Illness and diseases have always played a key role in the deaths of many lives throughout the years. Especially in past decades where there was no mediation or vaccinations that would help us combat the spread of certain diseases, such as whooping cough, influenza, chicken pox, mumps, polio, measles, etc. These vaccinations have significantly impacted the decrease of the mortality rate. Vaccinations have improved the quality of life, but the society that we live in is split. Many believe that vaccinations should be required and mandatory for everyone to receive shots. Others believe that shots create more harm than good. This controversy over mandatory or choice of receiving vaccinations has become a long-term debate over the years. For those
I just wanted to say that I believe everyone should have the opportunity to be vaccinated. Think about it, if they didn’t, there may be a chance of diseases breaking out. Another reason why people should be vaccinated are the fact that people’s lives are at risk. Vaccination keeps people healthy. My final reason is that how easily diseases can spread now. Here are explanations supporting my reasoning.
In every case where compulsory vaccinations were challenged, the Court upheld their constitutionality because they do not infringe on any rights. Notably, in Prince v. Massachusetts, the Court ruled that mandatory vaccines do not violate freedom of religion (Chemerinsky, Goodwin 606). In fact, the Court ruled religious exemption clauses as unlawful, since they only apply to students of a recognized denomination, as concluded in Brown v. Stone and Davis v. State (Chemerinsky, Goodwin 607-608). Furthermore, mandatory vaccines do not infringe on religious freedom because, “no matter how much a law burdens religious practices it is constitutional under [Employment v.] Smith so long as it does not single out religious behavior for punishment and was not motivated by a desire to interfere with religion” (Chemerinsky, Goodwin 609). Therefore, the argument of vaccines being unconstitutional is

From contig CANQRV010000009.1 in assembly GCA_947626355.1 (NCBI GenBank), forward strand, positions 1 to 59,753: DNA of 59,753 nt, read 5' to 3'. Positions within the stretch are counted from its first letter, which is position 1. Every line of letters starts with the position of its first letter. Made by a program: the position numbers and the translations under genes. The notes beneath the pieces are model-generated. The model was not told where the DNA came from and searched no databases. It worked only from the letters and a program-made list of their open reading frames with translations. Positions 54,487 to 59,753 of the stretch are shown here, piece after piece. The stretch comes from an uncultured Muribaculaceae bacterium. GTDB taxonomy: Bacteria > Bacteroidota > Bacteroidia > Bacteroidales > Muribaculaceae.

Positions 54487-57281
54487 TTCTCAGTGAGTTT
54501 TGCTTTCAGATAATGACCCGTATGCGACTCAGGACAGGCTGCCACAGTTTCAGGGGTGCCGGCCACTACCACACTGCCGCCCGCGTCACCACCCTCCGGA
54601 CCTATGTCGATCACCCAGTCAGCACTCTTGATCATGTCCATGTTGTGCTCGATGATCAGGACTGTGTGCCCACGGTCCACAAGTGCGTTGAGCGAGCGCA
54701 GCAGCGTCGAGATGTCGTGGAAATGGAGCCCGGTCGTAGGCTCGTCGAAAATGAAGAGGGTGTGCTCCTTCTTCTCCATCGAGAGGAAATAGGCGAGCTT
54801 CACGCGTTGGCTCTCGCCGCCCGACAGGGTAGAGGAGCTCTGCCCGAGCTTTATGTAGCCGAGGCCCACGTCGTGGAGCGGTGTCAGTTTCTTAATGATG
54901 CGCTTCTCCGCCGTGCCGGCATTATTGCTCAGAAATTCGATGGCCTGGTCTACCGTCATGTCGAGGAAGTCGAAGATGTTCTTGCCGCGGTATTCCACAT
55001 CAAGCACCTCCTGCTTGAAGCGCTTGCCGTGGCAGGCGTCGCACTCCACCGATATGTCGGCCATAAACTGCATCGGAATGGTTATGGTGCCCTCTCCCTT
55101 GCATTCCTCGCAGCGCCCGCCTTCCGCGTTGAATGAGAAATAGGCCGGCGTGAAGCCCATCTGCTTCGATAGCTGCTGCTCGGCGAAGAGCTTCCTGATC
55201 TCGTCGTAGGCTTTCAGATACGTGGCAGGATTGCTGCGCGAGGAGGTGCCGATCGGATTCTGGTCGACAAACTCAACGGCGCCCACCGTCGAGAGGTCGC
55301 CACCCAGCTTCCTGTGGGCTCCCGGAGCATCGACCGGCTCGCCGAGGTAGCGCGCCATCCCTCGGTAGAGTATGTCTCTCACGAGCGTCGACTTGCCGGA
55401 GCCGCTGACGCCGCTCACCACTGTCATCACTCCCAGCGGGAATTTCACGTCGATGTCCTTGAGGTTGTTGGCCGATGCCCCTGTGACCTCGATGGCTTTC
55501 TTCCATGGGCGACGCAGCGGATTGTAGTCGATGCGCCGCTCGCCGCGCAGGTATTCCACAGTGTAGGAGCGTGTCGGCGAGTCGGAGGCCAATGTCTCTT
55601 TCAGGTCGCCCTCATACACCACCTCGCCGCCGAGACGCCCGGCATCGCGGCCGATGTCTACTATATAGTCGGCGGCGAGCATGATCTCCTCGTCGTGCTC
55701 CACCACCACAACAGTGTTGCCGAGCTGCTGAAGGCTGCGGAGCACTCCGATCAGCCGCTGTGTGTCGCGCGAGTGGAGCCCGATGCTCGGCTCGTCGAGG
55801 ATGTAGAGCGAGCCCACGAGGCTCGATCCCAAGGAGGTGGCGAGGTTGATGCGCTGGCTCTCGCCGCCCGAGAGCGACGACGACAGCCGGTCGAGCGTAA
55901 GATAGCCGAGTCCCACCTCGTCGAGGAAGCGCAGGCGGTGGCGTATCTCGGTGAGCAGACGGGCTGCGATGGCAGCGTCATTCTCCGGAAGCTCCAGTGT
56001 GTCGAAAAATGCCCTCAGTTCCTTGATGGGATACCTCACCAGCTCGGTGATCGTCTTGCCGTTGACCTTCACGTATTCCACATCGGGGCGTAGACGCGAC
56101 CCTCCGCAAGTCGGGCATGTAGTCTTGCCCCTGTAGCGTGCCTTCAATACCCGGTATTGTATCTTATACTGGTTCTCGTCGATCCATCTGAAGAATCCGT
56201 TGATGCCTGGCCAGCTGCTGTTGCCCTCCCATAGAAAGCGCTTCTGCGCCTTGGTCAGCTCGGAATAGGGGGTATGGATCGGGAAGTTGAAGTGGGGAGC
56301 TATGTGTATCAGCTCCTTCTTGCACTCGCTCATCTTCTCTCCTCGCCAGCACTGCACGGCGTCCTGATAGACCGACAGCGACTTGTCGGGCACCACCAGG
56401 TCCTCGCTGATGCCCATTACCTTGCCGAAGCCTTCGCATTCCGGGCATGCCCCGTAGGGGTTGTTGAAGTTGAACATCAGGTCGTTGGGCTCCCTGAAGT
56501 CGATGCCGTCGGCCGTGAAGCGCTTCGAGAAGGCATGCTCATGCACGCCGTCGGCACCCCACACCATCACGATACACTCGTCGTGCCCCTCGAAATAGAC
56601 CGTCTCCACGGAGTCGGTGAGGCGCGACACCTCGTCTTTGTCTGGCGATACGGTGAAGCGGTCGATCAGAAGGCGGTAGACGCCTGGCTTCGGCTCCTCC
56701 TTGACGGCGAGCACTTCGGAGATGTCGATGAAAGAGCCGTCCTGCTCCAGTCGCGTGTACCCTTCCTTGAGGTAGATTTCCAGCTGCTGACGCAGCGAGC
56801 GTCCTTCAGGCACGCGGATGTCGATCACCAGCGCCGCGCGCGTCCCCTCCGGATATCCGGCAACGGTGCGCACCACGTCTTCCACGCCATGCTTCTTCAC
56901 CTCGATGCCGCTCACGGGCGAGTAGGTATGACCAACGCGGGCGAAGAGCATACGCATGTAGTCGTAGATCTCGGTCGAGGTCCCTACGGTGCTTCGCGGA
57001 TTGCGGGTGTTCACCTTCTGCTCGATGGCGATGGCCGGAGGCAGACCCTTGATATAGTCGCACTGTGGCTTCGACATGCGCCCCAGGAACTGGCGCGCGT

Research in vaccinations has made great progress over these past few years. In fact, twenty serious human diseases can be prevented through vaccination. Lately, however, rumors that the importance of vaccinations has been exaggerated are causing many people to question whether or not they should immunize their children. The simple answer to this question is yes. Vaccinations protect us and the people around us from harmful diseases, some of which can be fatal. In fact, most schools, camps, and colleges require you to have your immunizations up to date for admission.
The reason this has become a wide debate is due the greatnumber of stake holders that is; parents, doctors, nurses, and the community in general. Mostadvocates say that the decision to vaccinate themselves or their children must ultimatelydepend on them and their judgement. While healthcare officials oppose this on the groundsthat making vaccination mandatory we could protect the children and others from diseasesthat are vaccine preventable. The debate comes down to concept of risk aversion and howrisky vaccines really are. Through my speech I hope to convince you that mandating vaccinesis beneficiary to individuals, the society and the economy.I would now like to elaborate on why I believe vaccines should be made mandatory.An individual who chooses not to take a vaccination affects not only themselves but also thesociety. Herd Immunity, is a concept that implies that each individual is only as immune to adisease as his society or the people he surrounds himself with. This implies, that even oneindividual that opts out of vaccines could harm the overall immunity of the herd.